Making Homemade Pasta from Scratch: A Cheat Sheet

Making Homemade Pasta from Scratch: A Cheat Sheet

Ah, home-made pasta from scratch. Have you ever been so delighted by restaurant-quality handmade pasta that you’ve spent a night tossing and turning in bed wondering if, somehow, someway, you could make some in the privacy and comfort of your own kitchen? Well, here’s some good news: you can!

Homemade pasta tastes so much better than its store-bought counterpart. What’s more, believe it or not, making homemade pasta from scratch is not actually that hard to do. Just follow the steps we’ve outlined below and you’ll have your family raving at your next family get-together.

You’ll need:

  • Two cups of flour
  • Half a teaspoon of salt
  • Three large eggs
  • A pasta machine

Take your flour and pour it onto your work-surface, forming a mound. Next, carve out a well with your fingers in the mound’s center. The well should be wide so that it accommodates the eggs you’re going to place in it. This should leave the flour looking like a lunar crater.

Next, put the eggs in the well. You can either crack the eggs into the well itself, or whisk them ahead of time. It’s completely up to you. Sprinkle the salt onto the eggs.

Now comes the fun part: mixing the dough. Either with your bare fingers or using a fork, begin breaking up the egg yolks and gently pushing the surrounding flour into the eggs. Keep adding more and more flour until the egg mixture starts to become a dough and the fork becomes useless. The dough should be wet and sticky. Fold more flour into the dough, continuously repositioning the dough so that the flour is equally mixed into the ball of dough.

When the dough starts to harden and dry, that means it’s time to knead.

The key to kneading is strength coupled with persistence. It take about ten to fifteen minutes and definitely burns a few calories. It’s very important that you knead. If you don’t, the pasta will not be springy, it also might contain bubbles and pieces of raw, unincorporated, flour. What’s more, over-kneading, is basically impossible.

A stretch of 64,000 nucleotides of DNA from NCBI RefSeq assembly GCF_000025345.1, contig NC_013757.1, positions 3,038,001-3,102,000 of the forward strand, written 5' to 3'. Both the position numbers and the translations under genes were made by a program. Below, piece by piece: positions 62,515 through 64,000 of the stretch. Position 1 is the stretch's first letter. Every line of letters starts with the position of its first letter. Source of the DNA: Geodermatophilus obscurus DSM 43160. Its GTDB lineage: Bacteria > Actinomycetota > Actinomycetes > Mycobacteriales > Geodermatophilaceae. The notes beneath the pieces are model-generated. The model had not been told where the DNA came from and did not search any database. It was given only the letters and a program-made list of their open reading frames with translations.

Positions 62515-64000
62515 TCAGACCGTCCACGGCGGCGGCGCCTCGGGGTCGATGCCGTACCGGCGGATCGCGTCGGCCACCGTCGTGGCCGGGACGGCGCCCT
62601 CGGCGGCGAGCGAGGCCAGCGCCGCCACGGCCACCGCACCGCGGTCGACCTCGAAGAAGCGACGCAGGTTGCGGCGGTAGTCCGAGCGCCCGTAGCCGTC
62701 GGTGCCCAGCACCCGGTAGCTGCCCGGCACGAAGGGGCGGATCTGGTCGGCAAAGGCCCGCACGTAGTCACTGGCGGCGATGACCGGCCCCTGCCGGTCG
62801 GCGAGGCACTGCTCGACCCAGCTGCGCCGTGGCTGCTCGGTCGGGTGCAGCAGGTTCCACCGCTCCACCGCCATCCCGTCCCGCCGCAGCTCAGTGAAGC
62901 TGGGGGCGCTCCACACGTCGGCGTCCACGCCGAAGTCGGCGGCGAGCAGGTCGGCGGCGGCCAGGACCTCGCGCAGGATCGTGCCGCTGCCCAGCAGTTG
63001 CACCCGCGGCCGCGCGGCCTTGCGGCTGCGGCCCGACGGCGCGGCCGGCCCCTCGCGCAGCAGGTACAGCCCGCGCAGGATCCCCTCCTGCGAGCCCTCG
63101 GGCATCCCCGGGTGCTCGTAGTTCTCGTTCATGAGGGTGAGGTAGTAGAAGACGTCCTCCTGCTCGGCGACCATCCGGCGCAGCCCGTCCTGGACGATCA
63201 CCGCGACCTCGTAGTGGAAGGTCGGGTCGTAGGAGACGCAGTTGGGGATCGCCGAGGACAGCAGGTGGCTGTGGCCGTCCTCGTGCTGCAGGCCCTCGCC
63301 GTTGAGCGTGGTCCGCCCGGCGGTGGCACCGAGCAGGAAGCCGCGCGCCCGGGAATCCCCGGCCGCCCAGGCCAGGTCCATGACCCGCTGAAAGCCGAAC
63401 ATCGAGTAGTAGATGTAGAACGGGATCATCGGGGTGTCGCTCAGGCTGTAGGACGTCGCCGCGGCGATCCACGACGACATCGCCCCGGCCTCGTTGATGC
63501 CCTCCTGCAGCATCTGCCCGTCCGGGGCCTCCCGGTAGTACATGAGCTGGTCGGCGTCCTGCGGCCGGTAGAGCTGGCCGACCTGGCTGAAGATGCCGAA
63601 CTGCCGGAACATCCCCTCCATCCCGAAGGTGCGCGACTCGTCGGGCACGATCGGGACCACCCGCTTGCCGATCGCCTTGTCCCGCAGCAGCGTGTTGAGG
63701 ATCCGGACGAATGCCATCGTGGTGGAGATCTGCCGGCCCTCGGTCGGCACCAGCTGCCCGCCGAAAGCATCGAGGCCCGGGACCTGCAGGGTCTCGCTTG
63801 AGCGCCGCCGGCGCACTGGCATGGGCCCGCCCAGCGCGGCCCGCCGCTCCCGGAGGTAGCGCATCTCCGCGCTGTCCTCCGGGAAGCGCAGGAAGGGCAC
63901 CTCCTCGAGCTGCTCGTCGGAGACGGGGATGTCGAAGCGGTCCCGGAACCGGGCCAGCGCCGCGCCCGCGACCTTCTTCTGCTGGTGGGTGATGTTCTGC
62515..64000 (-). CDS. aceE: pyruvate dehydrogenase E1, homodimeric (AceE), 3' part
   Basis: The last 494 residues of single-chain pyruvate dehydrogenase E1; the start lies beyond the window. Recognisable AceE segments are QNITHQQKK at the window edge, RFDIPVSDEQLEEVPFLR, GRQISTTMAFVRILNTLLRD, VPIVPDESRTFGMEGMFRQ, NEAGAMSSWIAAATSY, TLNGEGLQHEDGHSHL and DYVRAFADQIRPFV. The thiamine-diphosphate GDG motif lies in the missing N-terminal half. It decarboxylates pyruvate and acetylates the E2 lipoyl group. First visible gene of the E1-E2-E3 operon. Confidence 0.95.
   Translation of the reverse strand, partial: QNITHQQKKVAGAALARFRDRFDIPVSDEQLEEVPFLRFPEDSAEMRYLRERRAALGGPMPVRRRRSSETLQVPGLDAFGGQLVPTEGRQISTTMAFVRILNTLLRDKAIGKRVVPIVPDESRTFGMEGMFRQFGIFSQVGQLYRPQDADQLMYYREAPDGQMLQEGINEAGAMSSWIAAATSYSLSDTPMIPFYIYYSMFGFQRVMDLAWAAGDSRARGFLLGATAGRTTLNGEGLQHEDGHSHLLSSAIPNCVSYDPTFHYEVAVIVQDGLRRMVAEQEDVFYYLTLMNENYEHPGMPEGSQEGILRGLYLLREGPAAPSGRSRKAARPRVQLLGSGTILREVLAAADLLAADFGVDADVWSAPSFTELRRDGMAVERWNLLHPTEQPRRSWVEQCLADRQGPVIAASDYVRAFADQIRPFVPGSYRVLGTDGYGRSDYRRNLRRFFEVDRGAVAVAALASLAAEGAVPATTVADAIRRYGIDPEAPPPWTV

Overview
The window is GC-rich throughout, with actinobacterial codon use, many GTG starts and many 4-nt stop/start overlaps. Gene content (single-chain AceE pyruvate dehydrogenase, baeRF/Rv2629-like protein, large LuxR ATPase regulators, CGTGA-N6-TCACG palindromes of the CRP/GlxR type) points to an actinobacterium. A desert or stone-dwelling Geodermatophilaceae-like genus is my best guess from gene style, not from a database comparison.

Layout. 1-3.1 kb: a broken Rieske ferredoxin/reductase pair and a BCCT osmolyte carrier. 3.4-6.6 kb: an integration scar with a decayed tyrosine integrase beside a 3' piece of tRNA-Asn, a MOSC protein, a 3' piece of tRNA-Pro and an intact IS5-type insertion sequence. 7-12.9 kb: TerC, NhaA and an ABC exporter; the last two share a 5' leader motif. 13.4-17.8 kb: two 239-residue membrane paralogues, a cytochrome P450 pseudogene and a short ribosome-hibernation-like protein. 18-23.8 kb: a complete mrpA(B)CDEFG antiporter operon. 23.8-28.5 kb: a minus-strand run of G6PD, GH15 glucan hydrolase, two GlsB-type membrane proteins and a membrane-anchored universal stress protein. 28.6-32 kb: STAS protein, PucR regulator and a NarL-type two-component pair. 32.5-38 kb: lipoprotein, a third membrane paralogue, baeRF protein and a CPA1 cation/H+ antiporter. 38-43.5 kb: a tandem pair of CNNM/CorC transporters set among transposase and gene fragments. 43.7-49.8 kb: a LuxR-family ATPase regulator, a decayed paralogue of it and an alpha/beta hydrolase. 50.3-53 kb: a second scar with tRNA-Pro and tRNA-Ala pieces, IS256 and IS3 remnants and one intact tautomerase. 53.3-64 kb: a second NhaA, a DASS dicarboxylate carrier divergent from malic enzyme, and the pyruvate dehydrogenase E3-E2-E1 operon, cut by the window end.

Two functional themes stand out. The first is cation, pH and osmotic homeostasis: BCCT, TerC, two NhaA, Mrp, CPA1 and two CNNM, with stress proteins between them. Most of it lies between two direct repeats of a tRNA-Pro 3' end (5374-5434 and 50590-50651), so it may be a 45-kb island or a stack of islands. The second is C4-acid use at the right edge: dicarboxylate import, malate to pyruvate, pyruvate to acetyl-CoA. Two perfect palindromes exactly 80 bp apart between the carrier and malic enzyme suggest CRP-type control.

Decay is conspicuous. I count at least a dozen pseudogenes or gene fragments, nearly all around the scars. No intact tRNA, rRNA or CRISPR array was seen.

This is kneading 101: press the heal of your palm into the ball as it rests on the working surface. You want to press forward and down. Then, rotate the ball 45 degrees, and do it again. After about ten minutes of this, the dough will become a smooth ball—this is when you want to stop.

Now it’s time to rest the dough. Tightly wrap it in plastic wrap and sit it on the counter. This allows the dough to hydrate and the gluten to kick-start into action. Let it rest for about an hour, and be sure to pat yourself on the back, we’re almost done.

Now, cut the dough into four pieces. Wrap three pieces back in plastic. Take the remaining piece and, using a rolling pin, roll it out until it’s about half an inch thick. Keep the size and shape even. Easy, right?

Now it’s time for the pasta machine. Use the flat roller and the machine’s lowest setting. Feed the pasta dough into the machine. Pass the dough through the first setting three times, until the dough doesn’t give resistance. Now turn the dial to the next, narrower setting, and repeat.

Once you’ve put the dough through the machine enough times to arrive at your desired thickness, adjust the setting to cut noodles. Pass the dough through again, and you’ll have raw spaghetti, linguine, or whatever you want.

Next, boil a pot of water and salt it. Throw the pasta in, give it a stir, and it’ll be ready in no time. The actual cooking time depends on the type of pasta you’re making, so it’s important to keep an eye on it and gauge its consistency. Taste is the true test, not time.

If you don’t have a pasta machine or don’t want to take the time to make pasta from scratch, head down to Italian Garden and get your pasta fix! Be sure to check our menu to see that variety of delicious pastas you’ll find.